ACasper medical group has joined Memorial Hospital of Converse County, establishing a stronger Casper foothold for the Douglas-based facility.
Western Medical Associates has two offices on either side of Casper. It employs five doctors, plus a physician assistant and a nurse practitioner, practicing family medicine. It also has an imaging center. Its merger with the Douglas hospital was heralded by both parties as a move toward local control of health care decisions in central Wyoming, a particularly timely statement in the wake of Banner Health’s purchase of Wyoming Medical Center.
“As our local healthcare environment begins to change, we felt it was important to find a partner who can support and expand our healthcare services in Casper,” Western said in a statement sent to patients Monday.
“Healthcare as an industry is changing, not only nationally but in our state,” MHCC’s CEO, Matt Dammeyer, said in a statement. “When we spoke with WMA, we realized that this would be a great partnership and ultimately serve patients’ needs. It allows us to work together and support further excellence in healthcare in our region.”
Terry Moss, the hospital’s practice administrator, said Western had shared a physical space with MHCC physicians and that the Douglas hospital had a sizable presence in Natrona County before this deal, which will significantly expand that footprint. He said the hospital will also try to bring more specialty services, like OBGYN care, to Casper.
“Western medical is just a hardworking, wonderful Wyoming health care group,” he said. “That’s important. We don’t brag enough about that. We don’t brag enough about Wyoming health care and how important it is.”
The local health care landscape is indeed changing. In August, Wyoming Medical Center was sold to Banner Health for more than $200 million in total. Generally speaking, such acquisitions further spread consolidation in an area as the new player in town — in this case, Banner — looks to strengthen its foothold and then broaden health services to be more inclusive.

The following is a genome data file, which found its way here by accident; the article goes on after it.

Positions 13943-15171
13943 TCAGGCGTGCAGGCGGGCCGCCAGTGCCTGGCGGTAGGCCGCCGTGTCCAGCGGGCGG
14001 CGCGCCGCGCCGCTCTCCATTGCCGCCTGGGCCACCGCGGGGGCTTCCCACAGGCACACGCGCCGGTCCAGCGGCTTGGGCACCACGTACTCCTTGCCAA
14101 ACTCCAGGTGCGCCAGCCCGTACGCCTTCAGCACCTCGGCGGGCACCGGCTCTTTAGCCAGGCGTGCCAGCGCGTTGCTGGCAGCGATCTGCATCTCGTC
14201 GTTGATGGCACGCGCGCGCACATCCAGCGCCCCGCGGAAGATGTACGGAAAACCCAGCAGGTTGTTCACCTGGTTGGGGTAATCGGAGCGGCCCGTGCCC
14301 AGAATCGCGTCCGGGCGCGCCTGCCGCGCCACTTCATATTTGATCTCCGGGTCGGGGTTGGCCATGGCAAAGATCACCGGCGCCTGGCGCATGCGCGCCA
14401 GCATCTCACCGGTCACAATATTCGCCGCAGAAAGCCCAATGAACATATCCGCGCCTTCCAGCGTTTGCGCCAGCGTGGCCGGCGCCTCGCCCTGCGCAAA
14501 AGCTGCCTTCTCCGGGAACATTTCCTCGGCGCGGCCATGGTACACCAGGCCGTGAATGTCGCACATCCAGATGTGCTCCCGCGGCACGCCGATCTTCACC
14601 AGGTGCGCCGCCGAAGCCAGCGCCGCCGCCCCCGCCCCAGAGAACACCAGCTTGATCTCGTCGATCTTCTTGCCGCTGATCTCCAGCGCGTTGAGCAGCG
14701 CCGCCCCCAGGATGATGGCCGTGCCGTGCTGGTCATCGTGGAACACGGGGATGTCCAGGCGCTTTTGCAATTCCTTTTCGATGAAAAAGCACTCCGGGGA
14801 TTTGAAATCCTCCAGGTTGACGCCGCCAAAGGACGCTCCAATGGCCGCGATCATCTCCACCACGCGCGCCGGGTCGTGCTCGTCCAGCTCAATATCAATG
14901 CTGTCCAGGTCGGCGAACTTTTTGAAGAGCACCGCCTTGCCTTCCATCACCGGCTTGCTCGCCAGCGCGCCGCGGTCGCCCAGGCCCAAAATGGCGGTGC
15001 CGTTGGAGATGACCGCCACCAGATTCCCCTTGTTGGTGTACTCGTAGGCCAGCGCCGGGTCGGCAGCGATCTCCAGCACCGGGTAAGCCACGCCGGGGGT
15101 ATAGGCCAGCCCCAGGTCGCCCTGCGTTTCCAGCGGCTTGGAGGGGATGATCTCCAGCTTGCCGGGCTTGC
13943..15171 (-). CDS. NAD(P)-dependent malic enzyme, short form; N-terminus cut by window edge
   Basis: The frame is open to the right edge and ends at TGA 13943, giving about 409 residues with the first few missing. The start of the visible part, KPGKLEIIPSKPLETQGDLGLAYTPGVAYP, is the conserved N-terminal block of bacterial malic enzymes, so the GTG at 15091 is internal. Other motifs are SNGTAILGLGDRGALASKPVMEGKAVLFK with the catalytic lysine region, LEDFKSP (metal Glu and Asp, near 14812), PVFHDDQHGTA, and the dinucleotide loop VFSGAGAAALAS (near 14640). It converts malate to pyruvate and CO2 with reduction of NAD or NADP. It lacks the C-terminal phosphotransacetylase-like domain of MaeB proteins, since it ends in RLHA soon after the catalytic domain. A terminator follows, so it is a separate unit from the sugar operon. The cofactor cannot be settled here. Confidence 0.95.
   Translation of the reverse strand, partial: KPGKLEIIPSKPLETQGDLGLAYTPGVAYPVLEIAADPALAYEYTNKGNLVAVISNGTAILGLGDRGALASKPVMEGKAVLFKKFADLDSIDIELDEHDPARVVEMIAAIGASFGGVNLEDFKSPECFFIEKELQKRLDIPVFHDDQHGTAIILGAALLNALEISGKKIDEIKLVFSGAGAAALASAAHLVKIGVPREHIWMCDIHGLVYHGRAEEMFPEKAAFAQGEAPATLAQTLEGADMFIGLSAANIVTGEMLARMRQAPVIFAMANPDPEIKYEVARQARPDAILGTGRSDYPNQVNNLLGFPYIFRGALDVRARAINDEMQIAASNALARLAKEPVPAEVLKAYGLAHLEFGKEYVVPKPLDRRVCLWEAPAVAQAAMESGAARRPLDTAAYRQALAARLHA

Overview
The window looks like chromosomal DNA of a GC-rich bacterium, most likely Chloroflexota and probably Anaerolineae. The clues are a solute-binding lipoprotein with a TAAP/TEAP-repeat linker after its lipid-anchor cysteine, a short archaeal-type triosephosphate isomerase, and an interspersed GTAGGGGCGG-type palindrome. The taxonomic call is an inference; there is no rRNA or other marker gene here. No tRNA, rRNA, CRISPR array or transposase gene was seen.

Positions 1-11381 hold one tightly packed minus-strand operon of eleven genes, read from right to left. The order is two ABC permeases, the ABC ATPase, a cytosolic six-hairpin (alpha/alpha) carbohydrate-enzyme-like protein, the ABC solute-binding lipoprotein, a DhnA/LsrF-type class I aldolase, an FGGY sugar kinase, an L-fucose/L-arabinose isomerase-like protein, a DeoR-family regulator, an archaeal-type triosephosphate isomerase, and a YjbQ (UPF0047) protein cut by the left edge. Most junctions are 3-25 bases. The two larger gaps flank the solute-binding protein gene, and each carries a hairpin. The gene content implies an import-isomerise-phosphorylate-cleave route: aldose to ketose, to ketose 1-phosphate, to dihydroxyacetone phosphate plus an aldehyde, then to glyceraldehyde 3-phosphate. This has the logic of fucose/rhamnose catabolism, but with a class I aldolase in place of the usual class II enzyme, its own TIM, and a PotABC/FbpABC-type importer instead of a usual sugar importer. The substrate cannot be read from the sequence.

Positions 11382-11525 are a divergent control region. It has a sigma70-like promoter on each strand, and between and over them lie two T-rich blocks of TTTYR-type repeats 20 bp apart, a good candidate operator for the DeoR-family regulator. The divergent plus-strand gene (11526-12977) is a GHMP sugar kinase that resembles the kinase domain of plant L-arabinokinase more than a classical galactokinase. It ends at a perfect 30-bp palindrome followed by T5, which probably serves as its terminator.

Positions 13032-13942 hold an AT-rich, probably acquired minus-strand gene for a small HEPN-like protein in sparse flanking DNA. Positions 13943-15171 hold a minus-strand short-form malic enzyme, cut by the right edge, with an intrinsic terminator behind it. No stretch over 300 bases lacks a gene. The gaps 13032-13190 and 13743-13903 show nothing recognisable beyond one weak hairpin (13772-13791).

Moss said that the acquisition’s announcement, which comes about a month after WMC’s, was purely coincidental. He praised WMC as a vital part of Wyoming’s health care infrastructure and that MHCC’s move was to promote community care within the state.
“Memorial Hospital of Converse County is a regionally focused Wyoming healthcare system not owned or managed by companies based outside of Wyoming,” the clinic wrote in its letter to patients. “Casper is our home and we believe local healthcare decisions should be made and kept locally.”
In an email, Karl Hertz, the chief operations officer of the MHCC, said the hospital and Western began talking about “joining forces” in 2018, conversations that “gained momentum” earlier this year.
“MHCC’s unique healthcare delivery model puts the patient at the center of everything MHCC does,” he wrote. “The providers and staff at Western Medical share in that passion and in the independent Wyoming spirit which drives both our organizations. As healthcare changes in our state it is important for likeminded organizations to work towards common goals. In this case; locally driven patient-centered care.”